"We have sufficient medicine and medical institutions that can handle cases that may come up -- for now," he said Wednesday.

And Dominican authorities, he said, are taking a proactive approach.

Efforts are being made to investigate passengers who were on the same bus in which the ill Haitian traveled to the Dominican Republic last week. Also, he said, all reported cases of diarrhea are being investigated.

"Haitians with diarrhea get greater interest," Madera said.

The Dominican Republic Ministry of Public Health is receiving help in contingency planning and and implementation from the U.S. Agency for International Development and the Centers for Disease Control and Prevention, said Todd Haskell, spokesman for the USAID office in Santo Domingo.

The CDC also is assisting the public health ministry in establishing laboratory testing for cholera, Haskell told CNN in an e-mail.

Both agencies started offering their assistance October 22, the spokesman said.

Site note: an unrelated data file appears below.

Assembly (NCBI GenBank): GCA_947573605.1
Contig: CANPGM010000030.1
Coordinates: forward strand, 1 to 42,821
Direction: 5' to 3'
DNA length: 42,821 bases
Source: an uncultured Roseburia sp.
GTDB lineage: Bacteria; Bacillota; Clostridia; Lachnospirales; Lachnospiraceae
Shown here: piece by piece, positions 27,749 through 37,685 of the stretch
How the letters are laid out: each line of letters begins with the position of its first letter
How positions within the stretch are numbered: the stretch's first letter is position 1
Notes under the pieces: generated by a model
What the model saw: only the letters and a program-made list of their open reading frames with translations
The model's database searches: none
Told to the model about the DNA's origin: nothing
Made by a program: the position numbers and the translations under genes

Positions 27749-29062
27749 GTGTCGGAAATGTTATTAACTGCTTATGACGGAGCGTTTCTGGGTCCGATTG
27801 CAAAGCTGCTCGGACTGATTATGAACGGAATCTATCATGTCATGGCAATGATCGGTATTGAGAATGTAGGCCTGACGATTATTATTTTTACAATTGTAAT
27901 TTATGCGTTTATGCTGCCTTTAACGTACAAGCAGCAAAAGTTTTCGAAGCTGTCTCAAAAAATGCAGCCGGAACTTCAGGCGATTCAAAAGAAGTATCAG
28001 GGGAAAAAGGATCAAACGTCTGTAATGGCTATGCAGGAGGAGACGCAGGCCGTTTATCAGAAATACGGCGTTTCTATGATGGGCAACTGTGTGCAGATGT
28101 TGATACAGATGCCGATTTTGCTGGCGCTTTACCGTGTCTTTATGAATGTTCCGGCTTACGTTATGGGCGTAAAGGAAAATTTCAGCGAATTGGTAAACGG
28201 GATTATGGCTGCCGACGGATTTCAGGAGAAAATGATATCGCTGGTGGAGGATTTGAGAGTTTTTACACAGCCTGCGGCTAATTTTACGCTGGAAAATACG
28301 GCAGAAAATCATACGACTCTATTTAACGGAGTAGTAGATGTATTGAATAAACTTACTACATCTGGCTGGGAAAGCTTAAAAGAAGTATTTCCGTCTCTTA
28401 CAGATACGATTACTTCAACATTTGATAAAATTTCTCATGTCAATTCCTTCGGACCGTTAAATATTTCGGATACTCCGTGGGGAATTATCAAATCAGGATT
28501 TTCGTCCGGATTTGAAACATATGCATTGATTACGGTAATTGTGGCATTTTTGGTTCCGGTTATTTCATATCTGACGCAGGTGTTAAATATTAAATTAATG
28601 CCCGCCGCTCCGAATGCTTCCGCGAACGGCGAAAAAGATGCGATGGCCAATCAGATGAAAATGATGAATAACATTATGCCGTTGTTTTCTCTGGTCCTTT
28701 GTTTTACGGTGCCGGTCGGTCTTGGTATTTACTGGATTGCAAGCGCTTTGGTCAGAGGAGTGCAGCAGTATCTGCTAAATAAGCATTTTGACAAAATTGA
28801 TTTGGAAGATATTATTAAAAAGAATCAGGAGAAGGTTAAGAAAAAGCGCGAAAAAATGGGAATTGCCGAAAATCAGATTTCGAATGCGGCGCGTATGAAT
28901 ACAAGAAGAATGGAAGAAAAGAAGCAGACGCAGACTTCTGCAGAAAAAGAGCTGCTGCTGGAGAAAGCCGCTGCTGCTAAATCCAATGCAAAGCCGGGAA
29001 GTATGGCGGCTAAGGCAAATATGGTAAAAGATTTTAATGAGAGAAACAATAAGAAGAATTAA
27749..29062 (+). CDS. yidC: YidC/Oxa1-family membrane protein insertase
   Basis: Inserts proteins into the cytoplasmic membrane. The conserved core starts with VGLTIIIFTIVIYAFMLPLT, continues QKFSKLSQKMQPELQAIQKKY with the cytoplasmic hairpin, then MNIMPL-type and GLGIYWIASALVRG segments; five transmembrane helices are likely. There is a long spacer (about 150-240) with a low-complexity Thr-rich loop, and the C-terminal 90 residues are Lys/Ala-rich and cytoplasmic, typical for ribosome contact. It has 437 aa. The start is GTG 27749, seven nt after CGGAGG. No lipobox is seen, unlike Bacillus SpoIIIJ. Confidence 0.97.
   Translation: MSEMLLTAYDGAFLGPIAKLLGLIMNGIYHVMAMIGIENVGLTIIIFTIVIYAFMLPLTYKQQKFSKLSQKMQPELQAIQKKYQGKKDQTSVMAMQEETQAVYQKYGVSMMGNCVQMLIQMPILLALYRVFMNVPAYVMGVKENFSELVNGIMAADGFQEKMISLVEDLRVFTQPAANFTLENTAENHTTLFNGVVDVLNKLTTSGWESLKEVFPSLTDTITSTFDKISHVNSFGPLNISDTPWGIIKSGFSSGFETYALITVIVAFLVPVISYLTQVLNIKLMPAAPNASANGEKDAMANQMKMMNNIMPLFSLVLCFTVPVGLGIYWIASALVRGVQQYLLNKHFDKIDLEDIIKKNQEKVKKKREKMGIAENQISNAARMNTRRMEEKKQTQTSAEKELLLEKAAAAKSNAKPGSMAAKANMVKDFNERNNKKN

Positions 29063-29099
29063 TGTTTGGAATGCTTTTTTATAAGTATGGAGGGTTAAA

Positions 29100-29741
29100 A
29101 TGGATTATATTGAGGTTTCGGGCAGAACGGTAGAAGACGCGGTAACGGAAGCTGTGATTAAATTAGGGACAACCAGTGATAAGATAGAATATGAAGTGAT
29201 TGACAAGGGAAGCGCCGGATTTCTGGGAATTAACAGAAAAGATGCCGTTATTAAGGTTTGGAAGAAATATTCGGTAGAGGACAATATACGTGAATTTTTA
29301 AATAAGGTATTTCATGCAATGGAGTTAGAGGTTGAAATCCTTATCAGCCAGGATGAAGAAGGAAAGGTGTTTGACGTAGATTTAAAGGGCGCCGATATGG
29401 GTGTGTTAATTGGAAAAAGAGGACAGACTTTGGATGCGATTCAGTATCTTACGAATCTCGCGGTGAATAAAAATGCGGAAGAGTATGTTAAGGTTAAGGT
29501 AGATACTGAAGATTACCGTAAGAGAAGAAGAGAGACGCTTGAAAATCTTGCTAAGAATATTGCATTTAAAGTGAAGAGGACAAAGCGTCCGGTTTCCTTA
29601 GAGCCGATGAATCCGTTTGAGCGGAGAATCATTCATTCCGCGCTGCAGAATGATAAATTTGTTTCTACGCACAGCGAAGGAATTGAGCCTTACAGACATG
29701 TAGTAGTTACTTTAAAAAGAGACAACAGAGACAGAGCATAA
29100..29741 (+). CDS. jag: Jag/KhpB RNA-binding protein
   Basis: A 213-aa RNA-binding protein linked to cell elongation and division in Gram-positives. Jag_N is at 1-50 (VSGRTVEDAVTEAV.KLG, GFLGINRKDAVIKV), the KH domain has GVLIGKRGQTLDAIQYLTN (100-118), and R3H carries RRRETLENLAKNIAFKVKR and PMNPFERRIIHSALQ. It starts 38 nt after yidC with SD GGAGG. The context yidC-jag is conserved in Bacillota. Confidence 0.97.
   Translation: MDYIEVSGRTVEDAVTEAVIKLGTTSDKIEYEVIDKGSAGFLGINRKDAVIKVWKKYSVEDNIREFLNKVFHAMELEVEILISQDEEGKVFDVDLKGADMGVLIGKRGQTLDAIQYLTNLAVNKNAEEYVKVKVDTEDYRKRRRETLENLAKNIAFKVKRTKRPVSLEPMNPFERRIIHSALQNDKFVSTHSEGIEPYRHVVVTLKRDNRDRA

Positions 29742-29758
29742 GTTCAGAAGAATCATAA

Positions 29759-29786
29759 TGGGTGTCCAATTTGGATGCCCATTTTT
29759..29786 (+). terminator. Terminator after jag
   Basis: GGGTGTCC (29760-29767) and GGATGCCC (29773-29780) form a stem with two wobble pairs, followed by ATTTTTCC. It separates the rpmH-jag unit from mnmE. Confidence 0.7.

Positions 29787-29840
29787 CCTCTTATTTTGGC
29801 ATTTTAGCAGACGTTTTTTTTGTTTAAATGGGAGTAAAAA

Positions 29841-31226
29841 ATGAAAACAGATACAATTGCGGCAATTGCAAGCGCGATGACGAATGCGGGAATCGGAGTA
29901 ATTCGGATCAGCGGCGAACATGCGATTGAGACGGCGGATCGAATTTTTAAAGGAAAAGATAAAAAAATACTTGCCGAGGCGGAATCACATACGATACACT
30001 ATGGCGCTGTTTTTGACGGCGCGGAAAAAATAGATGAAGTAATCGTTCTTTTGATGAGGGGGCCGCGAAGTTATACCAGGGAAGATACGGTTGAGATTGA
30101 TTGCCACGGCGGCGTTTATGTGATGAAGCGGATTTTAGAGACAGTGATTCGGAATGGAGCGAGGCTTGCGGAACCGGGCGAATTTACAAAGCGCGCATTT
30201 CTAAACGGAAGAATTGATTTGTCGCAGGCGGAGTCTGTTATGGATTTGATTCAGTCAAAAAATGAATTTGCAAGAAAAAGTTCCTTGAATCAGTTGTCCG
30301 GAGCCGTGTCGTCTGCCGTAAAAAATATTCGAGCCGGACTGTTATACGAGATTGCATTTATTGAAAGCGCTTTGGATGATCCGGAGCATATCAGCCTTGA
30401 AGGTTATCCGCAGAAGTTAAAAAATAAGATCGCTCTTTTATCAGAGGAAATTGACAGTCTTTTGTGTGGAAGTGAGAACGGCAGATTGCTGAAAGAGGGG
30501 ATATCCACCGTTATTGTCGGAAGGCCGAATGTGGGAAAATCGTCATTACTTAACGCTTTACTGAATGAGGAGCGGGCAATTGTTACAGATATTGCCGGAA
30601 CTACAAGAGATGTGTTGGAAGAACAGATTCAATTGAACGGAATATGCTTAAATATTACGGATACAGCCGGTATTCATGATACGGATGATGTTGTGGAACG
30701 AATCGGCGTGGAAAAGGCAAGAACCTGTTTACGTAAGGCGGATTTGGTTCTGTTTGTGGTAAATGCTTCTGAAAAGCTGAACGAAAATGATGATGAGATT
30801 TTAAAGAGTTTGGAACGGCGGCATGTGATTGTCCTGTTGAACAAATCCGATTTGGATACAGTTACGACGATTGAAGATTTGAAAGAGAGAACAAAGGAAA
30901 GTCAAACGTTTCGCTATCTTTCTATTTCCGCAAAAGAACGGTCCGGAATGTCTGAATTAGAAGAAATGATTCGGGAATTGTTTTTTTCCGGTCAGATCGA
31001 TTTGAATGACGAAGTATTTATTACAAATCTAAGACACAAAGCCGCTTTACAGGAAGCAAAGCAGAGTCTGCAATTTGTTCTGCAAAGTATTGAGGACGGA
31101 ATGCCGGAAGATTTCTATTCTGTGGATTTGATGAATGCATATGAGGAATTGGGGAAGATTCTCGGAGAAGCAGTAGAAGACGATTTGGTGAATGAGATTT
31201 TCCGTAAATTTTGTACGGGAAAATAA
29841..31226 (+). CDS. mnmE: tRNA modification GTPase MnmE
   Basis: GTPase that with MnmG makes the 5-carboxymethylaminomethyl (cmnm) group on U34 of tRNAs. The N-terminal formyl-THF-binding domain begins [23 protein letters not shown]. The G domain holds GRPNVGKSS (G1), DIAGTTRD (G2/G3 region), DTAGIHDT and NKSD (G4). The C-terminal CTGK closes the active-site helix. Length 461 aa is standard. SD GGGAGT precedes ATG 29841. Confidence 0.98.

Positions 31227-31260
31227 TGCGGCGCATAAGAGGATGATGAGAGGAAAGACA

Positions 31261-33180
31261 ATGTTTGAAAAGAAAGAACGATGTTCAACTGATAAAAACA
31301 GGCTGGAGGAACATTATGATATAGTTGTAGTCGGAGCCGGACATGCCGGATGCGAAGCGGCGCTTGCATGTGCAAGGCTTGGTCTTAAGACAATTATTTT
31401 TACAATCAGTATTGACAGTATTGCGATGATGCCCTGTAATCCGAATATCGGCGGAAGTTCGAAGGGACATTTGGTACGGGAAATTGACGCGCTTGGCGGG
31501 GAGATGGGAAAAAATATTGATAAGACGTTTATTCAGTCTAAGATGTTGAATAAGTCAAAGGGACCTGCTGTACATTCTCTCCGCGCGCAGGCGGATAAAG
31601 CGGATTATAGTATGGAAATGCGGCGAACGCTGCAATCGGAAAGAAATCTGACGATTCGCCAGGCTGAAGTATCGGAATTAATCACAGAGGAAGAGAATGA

Despite Madera's confidence that the Dominican Republic can handle an outbreak, he said, "it can reach a reach a point where it can overtake a nation's capacity to treat it."

Should that occur, he said, a public state of emergency would be declared and private physicians and health institutions would be called upon to join the battle.

For now, he said, the situation is under control.

The ill patient, identified as Wilmo Louwes, was hospitalized and immediately isolated in the town of Higuey, near the eastern resort city of Punta Cana.

No firm numbers exist for how many Haitians and Haitian-descended Dominicans live and work in the Dominican Republic. The Inter-American Commission on Human Rights placed the number in 1999 as 500,000 to 700,000. Human Rights Watch reported in 2001 that the head of the Dominican army estimated there were about 1 million Haitians in the Dominican Republic. The Haitian embassy in the Dominican Republic gave a similar figure that year.

A widespread cholera outbreak could prove devastating for the Dominican Republic if tourists decide to stay away, because the Caribbean island nation relies heavily on tourism. In 2004, for example, the nation of 9 million inhabitants had 4.2 million tourists, the Central Bank and the Ministry of Tourism reported. Of those tourists, more than 4.2 million came by air and more than 455,000 were cruise ship passengers.

The services sector of the economy, which includes tourism, employs about 64 percent of the workforce and contributes 55 percent of the gross domestic product, the measure of the nation's services and products.